Shelly-Ann Fraser-Pryce Six-a-side football titleWaterford Primary captured the Institute of Sports (INSPORTS)/Chubby Portmore Primary Football League with a 4-2 penalty kicks win over arch-rivals Naggo Head Primary in an exciting final at the Cedar Grove Sports Complex last Thursday.The keenly contested match watched by a lively crowd went down to the wire as a penalty shoot-out decided the winners after both teams were deadlocked after regulation and extra time. Rochede Rose, Jevin Parkinson, Demario Knight, Josheme Nelson scored the penalties for Waterford.At the end of the match Ian Andrews, the Administrative Director of INSPORTS handed over the championship trophy to Waterford Primary.Portsmouth Primary wins againDefending champions Portsmouth defeated Independence City 18-7 to retain their title in the final of the INSPORTS Portmore Primary School Netball League at the Ascot High School’s court last Monday.Independence City were no match for the champions with centre Sanaca Knight, who was later named the most valuable player during the month-long competition, dominating play from mid-court.In addition to lifting the coveted trophy, Portsmouth were also named the most disciplined team to go along with the dress parade which they won on the opening day of the competition on November 5.Winning coach Sheryl Wignall was named top coach for guiding Portsmouth to victory.Meanwhile, Greater Portmore defeated Naggo Head 15-10 in the play-off for third place, while Independence City received an award for being the most improved team this year.Cedar Grove blank SouthboroughCedar Grove Estate FC blanked Southborough 3-0 to register their first win of the season from two games, as action continued in the York Pharmacy-sponsored Portmore Division Two Football League last Sunday.Chase Singh, Steven Squire and Chrisna Wright scored for Cedar Grove who now have four points. Leaders Braeton United (six points) also had a similar 3-0 win over Daytona. In another game, Cumberland and Racing United drew 2-2. Cedar Grove will next be in action when they host Daytona at their Sports Complex this afternoon at 3 p.m. Tomorrow at the Racing field, Edgewater take on Cumberland at 1 p.m. and at 3 p.m. Racing United tackle Waterford.Dunbeholden drub Watson GroveDunbeholden sent Watson Grove crashing out of the FLOW-sponsored St Catherine FA Lincoln “Happy” Sutherland Senior KO Football Competition with a big 5-0 win at the Dunbeholden field last Saturday.In other games, Marcus Garvey United hammered Travellers 4-0; Christian Pen whipped Hellshire United 4-1; Bodles booted McCook’s Pen 2-0; G.C. Foster clipped Windsor Lion 2-1; Royal Lakes eliminated East Portmore Portals 2-1; Tredegar Park beat Federal United 1-0; Portsmouth defeated Dela Vega City 1-0; Naggo Head nipped Rodwood 1-0 whil, New Raiders advanced 4-2 on penalties over Spanish Town Police Youth Club after a 1-1 regulation and extra-time scoreline.Westchester ‘A’ rich form continuesWestchester ‘A’ went on another goal scoring spree as they trounced Pro Santos B 27-8 in action from the South East St Catherine Netball League last Saturday.Also on Saturday, Express All Stars steam-rolled Passagefort Strikers 22-12; Pro-Santos A edged Progressive Strikers 14-12. In games played last Sunday Westchester ‘A’ battled past Express All Stars 25-20 in a keenly contested game, while, Pro Santos B spanked Passagefort Strikers 25-8.Today’s games: Mega Angels vs Express All Stars; Westchester vs Progressive Strikers and Pro-Santos ‘A’ vs Passagefort Strikers.Tomorrow’s games: Mega Angels vs Westchester; Pro-Santos ‘A’ vs Pro-Santos ‘B’ ; Progressive Strikers vs Express All Stars. The league which is in its first season is a collaborative effort between the Social Development Commission (SDC), and Colin Fagan, the Member of Parliament for South East St Catherine. quarter-finals todayFour quarter-final games in the third annual Shelly-Ann Fraser-Pryce Six-a-side Football Competition will be played today in Waterhouse. The games were scheduled for last weekend but were postponed due to a water-logged field.At 12:30 p.m. Caribbean Palms and Varma Rangers will meet in a 20-minute qualifying play-off game, and the winners will join the six zone winners and Youths United, in the quarter finals. At 1 p.m., Miles play Choppaz; 2 p.m. Trendsetters face Eurotrend; 3 p.m: Darkside play Youths United or Caribbean Palms; and at 4 p.m Varma Rangers or Youths United play Moscow.The semi-finals will be played tomorrow while the final and third place play-off games are tentatively scheduled for next Saturday, December 12.Digicel, for whom Fraser-Pryce is an ambassador, is the title sponsor, while GraceKennedy, Wisynco, through their product Wata, Tank-Weld Metals, Sagicor Bank, and National Commercial Bank Foundation are the other sponsors.Waterford lifts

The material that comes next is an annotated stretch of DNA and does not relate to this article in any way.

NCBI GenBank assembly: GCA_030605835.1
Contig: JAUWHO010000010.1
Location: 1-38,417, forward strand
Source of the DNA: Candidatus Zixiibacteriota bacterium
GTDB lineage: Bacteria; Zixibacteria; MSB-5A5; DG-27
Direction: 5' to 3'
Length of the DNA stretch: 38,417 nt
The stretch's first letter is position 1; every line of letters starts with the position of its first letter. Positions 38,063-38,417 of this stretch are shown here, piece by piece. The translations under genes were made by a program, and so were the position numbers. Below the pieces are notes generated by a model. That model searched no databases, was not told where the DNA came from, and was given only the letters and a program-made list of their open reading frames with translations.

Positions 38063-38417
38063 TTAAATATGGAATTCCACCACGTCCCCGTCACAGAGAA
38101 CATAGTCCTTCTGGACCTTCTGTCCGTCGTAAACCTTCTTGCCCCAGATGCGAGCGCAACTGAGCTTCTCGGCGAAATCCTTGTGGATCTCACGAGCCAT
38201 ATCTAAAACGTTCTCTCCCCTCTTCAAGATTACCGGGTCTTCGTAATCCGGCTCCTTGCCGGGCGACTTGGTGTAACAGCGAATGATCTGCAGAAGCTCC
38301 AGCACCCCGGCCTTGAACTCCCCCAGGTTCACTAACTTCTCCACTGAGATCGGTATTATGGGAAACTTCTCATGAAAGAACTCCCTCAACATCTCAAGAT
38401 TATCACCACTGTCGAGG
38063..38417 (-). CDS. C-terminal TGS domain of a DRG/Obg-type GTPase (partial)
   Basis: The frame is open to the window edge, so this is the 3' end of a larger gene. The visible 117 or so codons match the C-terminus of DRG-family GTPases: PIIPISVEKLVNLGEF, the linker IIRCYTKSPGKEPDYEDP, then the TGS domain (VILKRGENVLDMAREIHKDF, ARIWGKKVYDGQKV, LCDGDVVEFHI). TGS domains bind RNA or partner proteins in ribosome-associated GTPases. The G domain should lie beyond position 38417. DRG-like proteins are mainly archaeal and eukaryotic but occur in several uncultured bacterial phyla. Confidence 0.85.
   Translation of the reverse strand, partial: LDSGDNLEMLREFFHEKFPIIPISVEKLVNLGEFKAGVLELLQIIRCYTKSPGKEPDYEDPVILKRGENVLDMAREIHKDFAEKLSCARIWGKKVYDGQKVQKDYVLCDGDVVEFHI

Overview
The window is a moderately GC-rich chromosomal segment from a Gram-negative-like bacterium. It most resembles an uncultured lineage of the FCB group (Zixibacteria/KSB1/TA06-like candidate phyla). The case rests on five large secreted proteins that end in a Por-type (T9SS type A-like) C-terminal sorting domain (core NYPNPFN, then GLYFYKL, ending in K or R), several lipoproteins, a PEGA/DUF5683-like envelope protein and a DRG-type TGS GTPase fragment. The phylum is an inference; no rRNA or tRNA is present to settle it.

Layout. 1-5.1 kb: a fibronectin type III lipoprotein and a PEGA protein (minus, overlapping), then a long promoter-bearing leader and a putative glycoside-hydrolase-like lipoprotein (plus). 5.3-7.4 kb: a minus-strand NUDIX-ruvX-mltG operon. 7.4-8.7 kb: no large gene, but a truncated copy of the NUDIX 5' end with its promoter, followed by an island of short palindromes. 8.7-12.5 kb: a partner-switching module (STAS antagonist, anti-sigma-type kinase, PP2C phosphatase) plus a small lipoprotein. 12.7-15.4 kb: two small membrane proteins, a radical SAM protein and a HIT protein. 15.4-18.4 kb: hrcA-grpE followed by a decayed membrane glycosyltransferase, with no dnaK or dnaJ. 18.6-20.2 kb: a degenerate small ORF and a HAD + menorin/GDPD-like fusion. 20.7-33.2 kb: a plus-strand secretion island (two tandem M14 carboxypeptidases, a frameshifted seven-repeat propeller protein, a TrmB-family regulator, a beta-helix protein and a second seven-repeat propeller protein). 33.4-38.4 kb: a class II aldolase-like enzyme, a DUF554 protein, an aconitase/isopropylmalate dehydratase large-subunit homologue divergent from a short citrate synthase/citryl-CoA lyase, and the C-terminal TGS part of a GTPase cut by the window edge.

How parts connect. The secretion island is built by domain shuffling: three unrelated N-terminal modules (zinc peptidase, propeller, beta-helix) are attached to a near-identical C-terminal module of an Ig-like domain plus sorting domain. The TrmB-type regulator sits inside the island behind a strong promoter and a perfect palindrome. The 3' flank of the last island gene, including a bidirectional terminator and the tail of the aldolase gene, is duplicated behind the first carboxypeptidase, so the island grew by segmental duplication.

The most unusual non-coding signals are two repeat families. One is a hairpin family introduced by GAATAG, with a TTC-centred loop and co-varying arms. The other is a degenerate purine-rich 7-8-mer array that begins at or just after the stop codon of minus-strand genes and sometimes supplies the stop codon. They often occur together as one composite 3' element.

SECRETLY TALKED ABOUT BULLYING Remember, the takeover, as it was reported, was secretly talked about privately for some time before it became public, and when it came out and was met with opposition, the deals followed. The deals included plans for more Test matches and more money for the smaller teams, and two countries, New Zealand and the West Indies, supported the move, while Zimbabwe, South Africa, Bangladesh, Sri Lanka, and Pakistan were all against it. The promise of money won the day, with Pakistan, the last join in, saying it was difficult to stand alone. The pieces of silver may not now arrive, and some of the seven may be disappointed, including the West Indies, who gave away their right, the right to have a voice around the table, the right of equality, and the right for which their predecessors had fought for so long and so hard. Maybe the West Indies four-day professional league is not now guaranteed. The “Big Three” takeover, however, may now end up as nothing but a nightmare, or a bad dream, and as an embarrassment to India, England, and Australia, and also the West Indies. Two Wednesdays ago, it was reported by cricinfo.com that Manohar, the present and new chairman of the ICC, the man who is also the new president of Indian cricket, and the man who succeeded N Srinivasan, the former Indian Board president, had criticised “the imbalance of power within cricket’s governing body” because of the constitution revamp last year which gave the boards of India, England, Australia “greater authority and a larger share of the revenue”. That is interesting: an Indian against an Indian, and Manohar could make all the difference, especially as England, one of Srinivasan’s supporters, is now, it is reported, supporting Manohar. Speaking in Dubai a few days ago, Manohar called the revamp “bullying”, while saying that “there were several faults in the ICC that he hopes to rectify during his term as chairman, which ends in June 2016”. The faults include his disagreement with three countries “bullying” the ICC because of his belief that “an institution is bigger than an individual”, his disagreement with the ruling which says that “all the three countries will be automatically represented on all major committees”, and his disagreement with the fact that “all the financial and commercial aspects of the executive committee will be controlled by the representatives of the three countries.” According to Manohar, “You should have the best man, whether he comes from Zimbabwe, or the West Indies, or even from an associate or affiliate to work on a committee, that will protect the interest of the ICC.” Under the new governance structure, while the BCCI president became the chairman of the ICC, the Cricket Australia chairman heads the five-man executive committee, and the England and Wales Cricket Board president continues to head the ICC’s finance and commercial committees. In January 2014, a draft, done by representatives of India, England, and Australia, was presented to the ICC. The draft was a revenue-distribution document and it proposed, among other things, such as the return to the days of colonialism, that India, England, and Australia get a greater share of the ICC’s revenue. The new chairman of the ICC, the new president of the BCCI, and the man who follows the recent president of the BCCI and the chairman of the ICC into office, said that he does not agree with the revenue-sharing formula simply because, “while it is nice to say that India will get 22 per cent of the total revenue of ICC, you cannot make the poor poorer and the rich richer only because you have the clout”. Early last year, people like Eshan Mani of Pakistan, Malcolm Speed and Malcolm Grey of Australia, Saber Hossain Chowdhury of Bangladesh, Ali Bacher of South Africa, Mike Atherton of England, and Clive Lloyd of the West Indies saw the light and spoke out against it, loud and clear. Today, apart from England’s Giles Clarke, it is Shashank Manohar, the president of the all-powerful BCCI and the chairman of ICC himself, and his stance is strongly supported by members of the cricket fraternity, among them, Cricket South Africa, which has expressed “enormous delight”, and Sri Lanka Cricket, which calls Manohar “a sensible man”. The West Indies Cricket Board’s dream of collecting US$10 million from the International Cricket Council (ICC) over the next eight years, starting in January, appears to be over. This is based on the stance of the new president of the ICC, Shashank Manohar, who is also the new president of the Board of Control for Cricket in India (BCCI). The money was supposed to be payable to the West Indies, New Zealand, South Africa, Zimbabwe, Bangladesh, Sri Lanka, and Pakistan for their support of cricket’s “Big Three”, India, England, and Australia, in their move to take over the ICC early last year. In any language, that is a lot of money, and it is a lot of money for doing nothing, except, possibly, for supporting the “Big Three” in their bid for control of the ICC. That figure represents the money for the Test Match Fund promised to the full members of the ICC, with the exception of India, England, and Australia, and it was promised to them for their support in the much-maligned bid. Lest you have forgotten, the aim of the Test Match Fund was “to encourage Test match cricket” outside the “Big Three”. According to the ICC, with all but the “Big Three” suffering loses when they play each other, it was likely that the money would be used to offset these loses. Recently, for example, Sri Lanka lost some $648,000 while hosting the West Indies. In announcing the release of the funds recently, the ICC did not, however, make mention of the terms of usage, or how it would hold the Boards accountable to the objective of encouraging Test cricket. Maybe the ICC did not have to, or did not intend to, if the money was really for the Test Match Fund and was something of an attraction, something like a bribe, to get the seven to vote for the “Big Three”.